Teacher attack drives prospects away
Education experts say political attacks on teachers are driving people away from the profession.
The stance appears to be shown in statistics too, with applications for education courses across the university sector dropping 12 per cent from 2013 to 2014.
Australian teaching is at an awkward crossroads, where interest is falling while demand increases.
The Australian Council for Educational Research says a population boom that began in 2008 will increase the demand for teachers and require additional classes in existing primary schools every year until at least 2025.
But Australian Catholic University Vice-Chancellor Professor Greg Craven says a willingness among some politicians to talk down the profession could lead to a shortage in the future.
"What we've seen in recent years is a relentless attack on teachers by some of the country's politicians," Professor Craven said.
"Politicians have been casting aspersions on teachers for sometime now, deliberating raising doubts about teacher intellects and even attacking them over their dress sense.
"It's these wilful attacks on teachers that are frightening people away from the profession at time when we can least afford it.
"Research by the Australian Council for Educational Research shows there is a growing demand for teachers, with New South Wales projected to require the equivalent of 385 additional primary classes each year until 2020. Victoria and Queensland are expected to require almost 450 additional primary classes each year and Western Australia 351 classes.”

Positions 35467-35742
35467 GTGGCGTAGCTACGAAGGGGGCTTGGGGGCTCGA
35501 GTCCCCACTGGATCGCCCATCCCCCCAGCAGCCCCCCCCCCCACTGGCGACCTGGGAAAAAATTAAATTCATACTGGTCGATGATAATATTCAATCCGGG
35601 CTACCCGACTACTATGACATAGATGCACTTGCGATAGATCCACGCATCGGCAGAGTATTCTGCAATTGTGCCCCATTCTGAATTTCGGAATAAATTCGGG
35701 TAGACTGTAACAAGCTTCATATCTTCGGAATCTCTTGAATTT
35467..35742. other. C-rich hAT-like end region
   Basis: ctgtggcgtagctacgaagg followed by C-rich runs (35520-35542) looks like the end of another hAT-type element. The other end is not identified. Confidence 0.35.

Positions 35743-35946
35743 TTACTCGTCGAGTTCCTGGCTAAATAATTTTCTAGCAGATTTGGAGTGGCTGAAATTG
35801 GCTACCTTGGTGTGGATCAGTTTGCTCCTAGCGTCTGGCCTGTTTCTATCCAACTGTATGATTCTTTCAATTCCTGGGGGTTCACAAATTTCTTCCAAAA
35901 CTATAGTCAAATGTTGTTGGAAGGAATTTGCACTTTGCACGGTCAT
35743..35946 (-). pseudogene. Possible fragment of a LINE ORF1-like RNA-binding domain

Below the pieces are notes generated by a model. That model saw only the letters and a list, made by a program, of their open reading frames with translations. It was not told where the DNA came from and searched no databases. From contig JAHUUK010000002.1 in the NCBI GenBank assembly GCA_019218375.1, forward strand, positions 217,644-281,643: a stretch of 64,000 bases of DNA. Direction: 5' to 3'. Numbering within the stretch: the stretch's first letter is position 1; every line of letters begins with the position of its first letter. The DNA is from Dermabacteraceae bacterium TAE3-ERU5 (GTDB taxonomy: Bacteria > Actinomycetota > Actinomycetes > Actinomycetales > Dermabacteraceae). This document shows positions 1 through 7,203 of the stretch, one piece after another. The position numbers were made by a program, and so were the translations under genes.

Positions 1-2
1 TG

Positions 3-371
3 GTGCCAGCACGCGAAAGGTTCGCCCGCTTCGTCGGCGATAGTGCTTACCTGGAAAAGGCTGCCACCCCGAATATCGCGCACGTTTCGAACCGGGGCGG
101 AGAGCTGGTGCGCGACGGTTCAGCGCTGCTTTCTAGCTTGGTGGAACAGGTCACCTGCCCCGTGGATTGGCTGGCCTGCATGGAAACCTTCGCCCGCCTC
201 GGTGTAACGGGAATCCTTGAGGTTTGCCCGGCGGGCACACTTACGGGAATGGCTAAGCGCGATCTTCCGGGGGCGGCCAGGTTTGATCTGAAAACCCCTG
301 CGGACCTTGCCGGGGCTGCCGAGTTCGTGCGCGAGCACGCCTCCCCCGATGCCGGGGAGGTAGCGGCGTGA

"If we are not careful we'll be faced with a shortage of teachers in the future.
"Politicians need to stop attacking and start promoting the profession in order to attract the best, the brightest and the most committed people into teaching.
“This type of campaign is actually most calculated to scare off high achievers.”
Professor Craven said there had been too much focus on tertiary entry ranks as being the most important predictor of a teacher’s success.
“ATARs are one useful measure, but they are not the only ones. When ATARs are applied to university courses, they merely measure supply and demand. Becoming a successful teacher involves a balance of factors, including knowledge, skills, and aptitude.”